Offerings for Bromo

Hiking Mt. Bromo, an Active Volcano (16 Pics)

Indonesia, Photo Essay

Sometimes, it is hard to argue with the logic of a 7-year-old.

I was showing my young niece photos of Indonesia (she likes looking at photos of tornadoes, volcanoes, tsunamis, and animals – this makes being an uncle rather easy) and we came upon the below photo of an offering at Mt. Bromo.

Offerings for Bromo

A sandwich left as an offering for Mt. Bromo. It is necessary to appease the volcano gods!

“Why would you want to feed a volcano?” She asked. “It will only make it grow bigger and be more dangerous.” It was an astute observation. Then she asked why we’d hike to the top of an active volcano. That seemed dangerous and rather foolish to her. For that, I had no answer.

Hiking Mount Bromo

The Mount Bromo area is a complex set of volcanoes in a very dramatic setting. Piercing the sky is a tall, jungle-clad mountain topped by a sand filled caldera. In the caldera is the active cone of Bromo and the extinct cone of Mt. Batok. In the distance, rises majestic Mt. Semeru. The whole area begs to be explored on foot.

At 3:30am we began our trek from the village of Cemoro Lewang to see the sunrise over the three volcanoes from the caldera edge. Some tour operators offer a jeep ride to a higher point with a slightly more dramatic view, but we hiked from our hotel in Cemoro Lewang to the below spot for free. We were the only ones there. Sometimes it is great to be frugal.

Sunrise over Bromo Bells

Bromo Sunrise

After sunrise, we hiked down into the crater, across the sea of sand to the active cone of Bromo, where we took a set of steep stairs to the cone. The word Bromo comes from Hindi for Brahma, or creator, and it is a holy place for Hindus. I felt bad cursing as I hiked up the steep cone in the blazing heat, blaspheming a holy site.

Looking down into the crater, my mind was blown. Bromo was hissing and roaring, smoke was pouring from the cone. It looked like a gateway to hell. It felt less like a creator and more like a destroyer. I’ve climbed active volcanoes before, but this one seemed really angry.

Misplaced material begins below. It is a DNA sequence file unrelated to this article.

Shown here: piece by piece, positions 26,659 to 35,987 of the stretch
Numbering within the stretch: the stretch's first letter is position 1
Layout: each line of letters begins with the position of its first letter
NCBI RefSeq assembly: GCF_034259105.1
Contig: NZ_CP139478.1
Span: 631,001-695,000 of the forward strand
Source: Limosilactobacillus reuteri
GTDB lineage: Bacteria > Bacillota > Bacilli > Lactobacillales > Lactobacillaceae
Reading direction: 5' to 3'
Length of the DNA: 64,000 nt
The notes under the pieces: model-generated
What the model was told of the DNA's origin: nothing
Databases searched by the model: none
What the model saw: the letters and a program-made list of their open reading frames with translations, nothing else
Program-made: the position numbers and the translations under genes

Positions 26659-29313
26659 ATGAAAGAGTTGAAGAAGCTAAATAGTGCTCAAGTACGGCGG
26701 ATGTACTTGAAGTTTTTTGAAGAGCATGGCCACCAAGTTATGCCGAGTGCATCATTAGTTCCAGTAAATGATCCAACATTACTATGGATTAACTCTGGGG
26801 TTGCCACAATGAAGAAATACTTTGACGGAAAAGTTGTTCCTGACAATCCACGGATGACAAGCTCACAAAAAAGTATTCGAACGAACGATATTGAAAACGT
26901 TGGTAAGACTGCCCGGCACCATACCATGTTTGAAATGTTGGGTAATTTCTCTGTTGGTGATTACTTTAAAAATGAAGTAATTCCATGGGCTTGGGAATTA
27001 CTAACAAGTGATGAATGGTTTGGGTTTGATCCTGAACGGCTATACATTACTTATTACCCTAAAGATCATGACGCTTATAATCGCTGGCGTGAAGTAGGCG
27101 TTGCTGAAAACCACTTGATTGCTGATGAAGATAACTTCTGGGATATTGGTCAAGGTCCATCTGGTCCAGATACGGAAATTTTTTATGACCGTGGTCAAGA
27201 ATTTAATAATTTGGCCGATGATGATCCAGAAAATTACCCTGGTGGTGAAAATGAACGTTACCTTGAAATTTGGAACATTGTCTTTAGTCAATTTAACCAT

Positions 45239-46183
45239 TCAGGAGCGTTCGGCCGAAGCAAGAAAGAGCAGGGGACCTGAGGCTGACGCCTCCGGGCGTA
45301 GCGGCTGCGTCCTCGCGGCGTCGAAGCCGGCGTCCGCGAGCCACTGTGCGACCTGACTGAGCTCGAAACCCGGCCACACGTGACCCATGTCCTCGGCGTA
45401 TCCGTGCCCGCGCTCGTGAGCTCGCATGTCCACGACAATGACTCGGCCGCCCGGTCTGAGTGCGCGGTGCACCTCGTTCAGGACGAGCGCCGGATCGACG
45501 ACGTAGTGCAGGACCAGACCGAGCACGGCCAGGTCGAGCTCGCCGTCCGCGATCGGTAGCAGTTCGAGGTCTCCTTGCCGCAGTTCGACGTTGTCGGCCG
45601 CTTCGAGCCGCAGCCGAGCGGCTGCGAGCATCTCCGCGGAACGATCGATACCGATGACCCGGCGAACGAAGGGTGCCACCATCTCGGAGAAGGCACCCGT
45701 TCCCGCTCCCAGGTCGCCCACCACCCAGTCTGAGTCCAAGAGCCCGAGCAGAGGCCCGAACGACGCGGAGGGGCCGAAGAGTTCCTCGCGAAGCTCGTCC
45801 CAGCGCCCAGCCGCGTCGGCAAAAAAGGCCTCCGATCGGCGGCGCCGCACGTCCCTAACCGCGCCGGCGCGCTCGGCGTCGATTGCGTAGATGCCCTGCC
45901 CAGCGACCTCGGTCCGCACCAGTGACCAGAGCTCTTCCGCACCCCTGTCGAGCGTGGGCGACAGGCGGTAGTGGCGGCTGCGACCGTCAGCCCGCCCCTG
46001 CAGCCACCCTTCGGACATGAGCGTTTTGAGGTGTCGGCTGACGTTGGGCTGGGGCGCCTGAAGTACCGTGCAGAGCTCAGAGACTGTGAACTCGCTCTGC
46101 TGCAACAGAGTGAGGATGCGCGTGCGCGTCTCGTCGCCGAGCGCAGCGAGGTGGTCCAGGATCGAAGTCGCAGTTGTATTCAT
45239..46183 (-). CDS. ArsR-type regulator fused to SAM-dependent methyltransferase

And then something happened that I can only assume pissed it off even more. A man, who obviously values a few Rupiah more than his life, hiked down the steep slopes of scree and began collecting coins given as an offering to the volcano. He was stealing from the angry volcano, something that I did not view as a smart move. I expected the volcano to rumble to life, causing an earthquake that would send him tumbling into the smoking abyss or melt him with spewing lava.

At this point, we decided to leave. We didn’t want to be collateral damage in the volcano’s wrath. We didn’t want to be guilty by association. Besides, after all that hiking, the sight of the offering sandwich was making me hungry.

Bromo offerings being robbed

A brave and foolish man.

Bromo Photo Gallery


Have you climbed Bromo or any other active volcano? 

Would you feed a volcano?


Related Posts:

The Blue Flames and Badass Miners of Ijen Volcano (Planet Bell)

Bromo: Third Time’s a Charm (What an Amazing World)

Mount Bromo in Java Without a Tour (Be My Travel Muse)


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Currently living in Kaohsiung, Taiwan. I travel, write, take photos, and stalk street cats. ~

26 thoughts on “Hiking Mt. Bromo, an Active Volcano (16 Pics)”

  1. Another incredible payoff for a dark-30 hike. Amazing sunrise. I can’t imagine climbing the scree looking for coins! Sounds like sacrilege and desperation!